Q&A Mathieu Faivre
The French team is a reference in the giant slalom with many different athletes in the run for podium placements. One of them is rather quiet as a person, but very focused and ambitious as an athlete: it's Mathieu Faivre. He claimed his first World Cup win this season, score two further podium placements and ended 2nd of the season standings; as many good reasons to have a talk with him.
You were born in Nizza, a place known more for its wonderful beaches than for its ski slopes. Can you explain us how you started skiing and continued all the way to become a professional ski racer?
Yes, I was born in Nizza, but I grow up in Isola 2000, a mountain resort located 1h20 from the Côte d’Azur. So as most ski resort kids, I started sliding as soon as I was able to walk, with my dad and my granddad. Then I followed the normal curriculum, going through all the usual steps and categories. When I was 15, I had to leave Isola 2000 and my family to settle down in Savoy and benefit from the best possible training conditions. This is when I joined the Club des Sports de la Plagne for my first FIS year. Good results in this first season allowed me to directly integrate the French national team and become a professional skier.
The latest since last season we had you on the short list for a giant slalom win. And in December it clicked; you won the race in Val d’Isère. How did it feel to reach that goal? Was it even more special to achieve this in France?
It was an unbelievable day. Everything worked out perfectly and I was able to ski at my best. It was a great satisfaction to realise that when I set things up correctly over two runs, I am in the position to win a race. As a matter of fact, winning in front of a French crowd was special, especially as Val d’Isère is one of my favorite venues. With four Frenchmen in the five top positions, I felt very proud to offer this performance to the French ski fans.
After the first run, you were +0.01 behind leader Marcel Hirscher and ahead of your teammates and main contenders Thomas Fanara, Victor Muffat-Jeandet and Alexis Pinturault. How did you handle the pressure?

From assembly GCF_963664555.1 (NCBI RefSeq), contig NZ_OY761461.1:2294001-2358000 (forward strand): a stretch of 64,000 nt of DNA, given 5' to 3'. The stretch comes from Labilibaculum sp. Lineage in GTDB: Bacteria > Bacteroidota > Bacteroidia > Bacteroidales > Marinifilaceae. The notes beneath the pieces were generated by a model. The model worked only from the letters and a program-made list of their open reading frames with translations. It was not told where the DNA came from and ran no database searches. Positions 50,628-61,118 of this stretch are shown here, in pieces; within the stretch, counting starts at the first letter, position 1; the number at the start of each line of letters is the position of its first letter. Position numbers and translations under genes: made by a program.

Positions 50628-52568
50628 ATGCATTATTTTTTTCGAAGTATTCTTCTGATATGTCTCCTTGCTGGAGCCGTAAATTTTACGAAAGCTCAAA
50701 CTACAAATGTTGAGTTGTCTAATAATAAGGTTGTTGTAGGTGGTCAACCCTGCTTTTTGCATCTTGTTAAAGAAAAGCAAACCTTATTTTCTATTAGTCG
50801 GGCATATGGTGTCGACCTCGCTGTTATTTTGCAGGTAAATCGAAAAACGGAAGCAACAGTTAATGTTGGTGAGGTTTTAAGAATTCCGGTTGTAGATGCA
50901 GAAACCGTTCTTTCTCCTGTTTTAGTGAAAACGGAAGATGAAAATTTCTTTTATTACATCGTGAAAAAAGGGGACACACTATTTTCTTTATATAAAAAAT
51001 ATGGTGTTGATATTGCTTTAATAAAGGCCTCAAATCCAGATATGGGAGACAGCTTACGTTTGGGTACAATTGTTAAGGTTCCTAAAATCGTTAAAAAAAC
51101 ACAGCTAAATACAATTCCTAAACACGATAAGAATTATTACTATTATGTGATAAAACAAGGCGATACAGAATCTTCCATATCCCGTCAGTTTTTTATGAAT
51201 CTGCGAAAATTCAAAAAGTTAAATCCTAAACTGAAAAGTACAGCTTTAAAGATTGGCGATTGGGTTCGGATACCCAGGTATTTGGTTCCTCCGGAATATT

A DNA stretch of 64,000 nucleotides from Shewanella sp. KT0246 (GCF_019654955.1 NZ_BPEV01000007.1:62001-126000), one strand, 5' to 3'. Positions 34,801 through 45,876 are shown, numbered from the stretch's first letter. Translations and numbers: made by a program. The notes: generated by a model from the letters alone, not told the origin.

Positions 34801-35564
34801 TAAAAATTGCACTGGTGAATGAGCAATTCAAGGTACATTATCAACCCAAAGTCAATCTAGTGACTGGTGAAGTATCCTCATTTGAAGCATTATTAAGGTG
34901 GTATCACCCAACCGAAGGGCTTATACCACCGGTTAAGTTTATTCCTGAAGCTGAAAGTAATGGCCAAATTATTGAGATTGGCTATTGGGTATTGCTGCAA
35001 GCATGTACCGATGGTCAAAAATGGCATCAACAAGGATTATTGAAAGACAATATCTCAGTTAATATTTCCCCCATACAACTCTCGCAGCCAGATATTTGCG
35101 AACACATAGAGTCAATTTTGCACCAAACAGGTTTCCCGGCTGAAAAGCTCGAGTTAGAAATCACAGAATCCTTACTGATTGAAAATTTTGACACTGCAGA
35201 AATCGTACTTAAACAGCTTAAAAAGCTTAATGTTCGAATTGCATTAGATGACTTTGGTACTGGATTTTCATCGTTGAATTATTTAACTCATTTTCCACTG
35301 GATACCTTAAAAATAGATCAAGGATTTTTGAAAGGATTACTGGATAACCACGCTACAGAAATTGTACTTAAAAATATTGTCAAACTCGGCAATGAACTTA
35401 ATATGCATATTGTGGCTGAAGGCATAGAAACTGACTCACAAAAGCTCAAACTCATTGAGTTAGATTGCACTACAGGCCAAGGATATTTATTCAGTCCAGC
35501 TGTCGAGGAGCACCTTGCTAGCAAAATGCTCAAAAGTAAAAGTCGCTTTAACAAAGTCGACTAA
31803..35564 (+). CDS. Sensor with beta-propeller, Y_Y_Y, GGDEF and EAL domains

We were lucky enough to have our hotel very close to the race slope, so I returned to my room between the runs, had a power nap and listened to music. It helped me a lot to cool down and not to think too much before the second run.
Val d’Isère was not just a lucky punch, you have been constant the whole season and managed to grab the second place in the season ranking. Does this achievement mean even more than a single win to you?
Yes. I am very happy I was able to win in Val d’Isère, but I’m even more proud that I was able to be constant throughout the season and finish second of the season standings. Consistency is something I give a lot of importance to and definitely something I am looking for. To have reached that goal is fantastic and a great satisfaction.
The giant slalom field is very dense, with more than ten athletes having earned a podium placement this season. What are your strengths, and what do you have to work on to close the gap between leader Marcel Hirscher and you?
True, the density in giant slalom was impressive last season. Next season we will be racing with new skis, therefore I think it’s important to focus on the material we use and find the perfect setup. It’s important not to miss the boat and lose the momentum if I want to stay at the top.
This season, you also started in a super-g and in an alpine combined. Are you planning to start in those disciplines in the future? In what way does this diversity help you?
Yes, it is something me and my coaches were aiming for in the last seasons. It’s important to me to have other goals and not simply focus on the giant slalom. It’s also good to keep the rhythm up during the whole season. But I also like the other disciplines, so it’s a pleasure to train and race in the speed disciplines or even in slalom.
At the World Championships, you have been a decisive element in the final of the alpine team event and could celebrate your first World Champion gold medal. Do you like this format? Is this a focus for the upcoming Olympic Games in PyeongChang?
Yes, I like the format a lot, it’s something else than the traditional disciplines. Of course, as the alpine team event will be Olympic for the first time, we also integrated this in our training plans and we plan to have a strong team at the start.
What are your personal goals for next season? We can imagine the Olympic giant slalom being at the top of the list.
My goal is to keep progressing, as I did in the last seasons. I didn’t plan to reach my peak performance in February for the Olympics, but I want to be competitive and in a consistent good shape over the whole season.
How do you prepare for these goals during summer time? Do you enjoy dryland season or are you impatient to return on the ski slopes?
We have an important preparation phase with dryland training in June, so the skis are stored until mid-July. I just enjoyed very nice holidays at the beach, so the motivation is there, but for sure after four or five weeks, I will be happy to go back on my skis.